In April 2013, O'Neal met with Karen Wallace, the Director of Human Resources, regarding her belief that she was being discriminated against due to her race and gender. ( Id. ¶ 31.) Wallace responded that she had heard of similar incidents in the past and would turn the matter over to the Internal Affairs department for an investigation, which she did. ( Id. )

On May 3, 2013, Butler informed O'Neal that Taser certification was now required to be part of the armed transport team. ( Id. ¶ 33.) O'Neal previously told her supervisors that she could not be tased, a requirement for Taser certification, due to a medical condition. ( Id. ) O'Neal believes that this requirement was implemented to prevent her from successfully completing Armed Transport School. ( Id. ) After this conversation, O'Neal was removed from Armed Transport School and her position was offered to a black female. ( Id. ¶ 34.)

After her termination from Armed Transport School, O'Neal became ill and left work. ( Id. ¶ 36.) Her doctor diagnosed her with high blood pressure and weight loss caused by stress and opined that her symptoms were caused by her work environment. ( Id. ) The doctor suggested that O'Neal refrain from working as a Detention Officer until her health improved. ( Id. )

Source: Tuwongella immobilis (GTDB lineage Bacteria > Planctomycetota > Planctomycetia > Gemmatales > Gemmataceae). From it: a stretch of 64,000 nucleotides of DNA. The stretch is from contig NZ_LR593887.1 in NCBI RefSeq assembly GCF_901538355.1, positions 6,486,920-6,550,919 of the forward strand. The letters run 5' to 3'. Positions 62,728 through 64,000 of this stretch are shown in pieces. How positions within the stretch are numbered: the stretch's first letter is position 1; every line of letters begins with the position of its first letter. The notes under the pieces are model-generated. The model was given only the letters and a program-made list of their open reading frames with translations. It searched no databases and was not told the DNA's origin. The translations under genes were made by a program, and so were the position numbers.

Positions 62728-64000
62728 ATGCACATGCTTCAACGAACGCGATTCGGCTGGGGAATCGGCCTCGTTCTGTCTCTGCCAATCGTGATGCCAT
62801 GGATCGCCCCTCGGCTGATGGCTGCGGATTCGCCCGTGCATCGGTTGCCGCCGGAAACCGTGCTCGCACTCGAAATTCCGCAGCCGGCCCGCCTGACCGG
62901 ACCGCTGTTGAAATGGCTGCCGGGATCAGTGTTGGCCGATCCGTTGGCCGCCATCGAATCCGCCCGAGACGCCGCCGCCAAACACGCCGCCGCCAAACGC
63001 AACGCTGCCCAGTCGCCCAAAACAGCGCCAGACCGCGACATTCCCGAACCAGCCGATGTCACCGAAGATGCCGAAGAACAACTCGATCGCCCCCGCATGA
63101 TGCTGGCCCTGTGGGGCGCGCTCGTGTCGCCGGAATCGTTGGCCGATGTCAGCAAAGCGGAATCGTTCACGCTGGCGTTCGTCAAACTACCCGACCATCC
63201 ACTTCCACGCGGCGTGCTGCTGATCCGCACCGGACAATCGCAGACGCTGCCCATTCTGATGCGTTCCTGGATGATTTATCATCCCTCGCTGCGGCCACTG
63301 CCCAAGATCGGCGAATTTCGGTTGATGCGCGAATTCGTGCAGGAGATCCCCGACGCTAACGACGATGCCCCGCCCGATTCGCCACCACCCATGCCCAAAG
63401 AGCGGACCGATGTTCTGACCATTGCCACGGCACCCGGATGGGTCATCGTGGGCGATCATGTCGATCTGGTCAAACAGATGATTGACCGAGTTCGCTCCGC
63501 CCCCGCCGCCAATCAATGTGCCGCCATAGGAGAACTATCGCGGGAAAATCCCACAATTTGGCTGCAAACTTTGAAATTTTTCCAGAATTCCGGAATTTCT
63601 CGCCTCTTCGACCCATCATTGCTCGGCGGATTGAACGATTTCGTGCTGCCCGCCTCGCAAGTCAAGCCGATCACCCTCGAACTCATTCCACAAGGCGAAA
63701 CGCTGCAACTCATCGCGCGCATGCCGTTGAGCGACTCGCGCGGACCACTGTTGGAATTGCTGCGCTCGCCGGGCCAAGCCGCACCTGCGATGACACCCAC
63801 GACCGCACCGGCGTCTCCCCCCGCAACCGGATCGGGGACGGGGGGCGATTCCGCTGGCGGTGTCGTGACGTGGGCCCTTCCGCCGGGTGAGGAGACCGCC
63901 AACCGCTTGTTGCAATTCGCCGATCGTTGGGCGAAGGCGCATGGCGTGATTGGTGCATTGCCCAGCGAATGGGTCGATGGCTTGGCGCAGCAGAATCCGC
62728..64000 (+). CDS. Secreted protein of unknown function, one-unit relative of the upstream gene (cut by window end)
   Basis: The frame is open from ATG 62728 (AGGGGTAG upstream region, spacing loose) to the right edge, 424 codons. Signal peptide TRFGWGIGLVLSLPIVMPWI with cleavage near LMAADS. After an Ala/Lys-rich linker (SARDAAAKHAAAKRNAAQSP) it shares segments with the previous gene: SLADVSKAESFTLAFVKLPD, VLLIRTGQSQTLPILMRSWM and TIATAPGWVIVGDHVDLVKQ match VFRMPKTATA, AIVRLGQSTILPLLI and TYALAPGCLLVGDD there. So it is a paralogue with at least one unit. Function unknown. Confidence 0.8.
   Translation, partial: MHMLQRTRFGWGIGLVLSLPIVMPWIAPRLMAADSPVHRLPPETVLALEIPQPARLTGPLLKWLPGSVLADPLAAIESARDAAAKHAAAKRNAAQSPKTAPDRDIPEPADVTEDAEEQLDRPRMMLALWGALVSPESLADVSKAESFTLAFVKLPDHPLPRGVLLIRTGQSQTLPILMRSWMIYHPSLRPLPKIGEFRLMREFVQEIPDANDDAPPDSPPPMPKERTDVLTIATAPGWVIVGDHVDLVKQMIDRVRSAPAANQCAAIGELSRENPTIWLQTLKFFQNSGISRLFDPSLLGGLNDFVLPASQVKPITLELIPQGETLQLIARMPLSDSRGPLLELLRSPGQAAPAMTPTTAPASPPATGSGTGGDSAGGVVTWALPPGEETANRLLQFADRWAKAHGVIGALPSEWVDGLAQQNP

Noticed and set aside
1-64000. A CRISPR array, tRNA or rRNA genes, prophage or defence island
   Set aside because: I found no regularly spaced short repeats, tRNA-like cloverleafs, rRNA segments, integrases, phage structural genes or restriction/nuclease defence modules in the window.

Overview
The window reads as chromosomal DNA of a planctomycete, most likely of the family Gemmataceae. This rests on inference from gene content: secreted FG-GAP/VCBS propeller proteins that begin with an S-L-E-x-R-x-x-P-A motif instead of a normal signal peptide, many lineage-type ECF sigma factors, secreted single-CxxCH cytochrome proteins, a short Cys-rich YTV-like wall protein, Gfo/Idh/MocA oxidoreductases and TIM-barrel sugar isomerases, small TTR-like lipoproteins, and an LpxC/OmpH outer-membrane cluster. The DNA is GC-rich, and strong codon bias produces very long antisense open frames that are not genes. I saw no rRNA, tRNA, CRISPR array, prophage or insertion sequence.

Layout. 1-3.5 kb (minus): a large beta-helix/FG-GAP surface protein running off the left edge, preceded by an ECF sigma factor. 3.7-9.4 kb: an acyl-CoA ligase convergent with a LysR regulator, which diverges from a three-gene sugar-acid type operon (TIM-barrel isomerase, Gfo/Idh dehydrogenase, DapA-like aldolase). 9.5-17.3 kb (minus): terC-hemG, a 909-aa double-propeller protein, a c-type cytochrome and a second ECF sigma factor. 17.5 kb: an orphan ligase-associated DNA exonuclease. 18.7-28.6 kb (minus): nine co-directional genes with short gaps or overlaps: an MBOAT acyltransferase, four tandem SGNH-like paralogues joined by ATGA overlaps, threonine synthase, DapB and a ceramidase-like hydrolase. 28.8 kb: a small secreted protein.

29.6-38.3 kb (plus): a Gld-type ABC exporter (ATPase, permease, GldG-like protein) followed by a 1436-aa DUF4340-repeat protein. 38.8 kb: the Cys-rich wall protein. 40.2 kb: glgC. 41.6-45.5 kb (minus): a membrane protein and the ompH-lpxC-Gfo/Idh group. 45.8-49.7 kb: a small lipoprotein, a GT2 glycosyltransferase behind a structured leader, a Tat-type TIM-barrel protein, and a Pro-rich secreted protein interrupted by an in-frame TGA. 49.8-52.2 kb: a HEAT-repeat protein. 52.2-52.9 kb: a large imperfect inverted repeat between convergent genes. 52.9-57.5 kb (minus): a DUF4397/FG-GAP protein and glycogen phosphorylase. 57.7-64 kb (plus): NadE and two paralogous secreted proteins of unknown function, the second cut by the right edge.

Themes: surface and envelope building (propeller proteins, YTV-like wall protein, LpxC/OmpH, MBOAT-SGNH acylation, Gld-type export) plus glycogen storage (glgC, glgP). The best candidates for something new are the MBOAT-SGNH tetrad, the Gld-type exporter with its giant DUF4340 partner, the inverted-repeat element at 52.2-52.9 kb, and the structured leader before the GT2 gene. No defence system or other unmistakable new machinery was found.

On May 8, 2013, O'Neal filed a Charge of Discrimination with the Equal Employment Opportunity Commission ("First EEOC Charge") asserting racial and gender discrimination. ( Id. ¶ 37.) After filing the First EEOC Charge, O'Neal attempted to meet with Sheriff Harrison, but was told he would not meet with her because of the pending EEOC charge. ( Id. ¶ 40.)

On June 18, 2013, O'Neal resigned from her position with the WCSO. ( Id. ¶ 41.) Although she claims that she did not want to resign, she felt that she was being forced out. ( Id. )

Shortly after O'Neal's resignation, the Assistant Director of Detention Services sent an email to WCSO staff stating that O'Neal was no longer employed at the Detention Center and was not permitted employee access to the facilities. ( Id. Ex. B.) Prior to O'Neal's termination, this type of email was only sent out when an employee was terminated. ( Id. ¶ 42.) O'Neal believes that the Sheriff's Office sent the email in retaliation for filing the First EEOC Charge.

O'Neal alleges that the Sheriff's Office continued to retaliate against her even after she left her position. For instance, O'Neal's application for a position with the Johnston County Sheriff's Office was rejected after members of the Johnston County Sheriff's Office spoke with the WCSO about O'Neal. ( Id. )

As a result of her belief that the WCSO was interfering with her attempts to find new employment, O'Neal filed another EEOC Charge on October 10, 2013 ("Second EEOC Charge"). The Second EEOC Charge asserted that the WCSO retaliated against her for complaining about race and gender discrimination by providing negative comments to her potential employers. ( Id. ¶ 45.)

The EEOC issued a Notice of Right to Sue letter to O'Neal on November 29, 2013. This lawsuit followed a number of months later.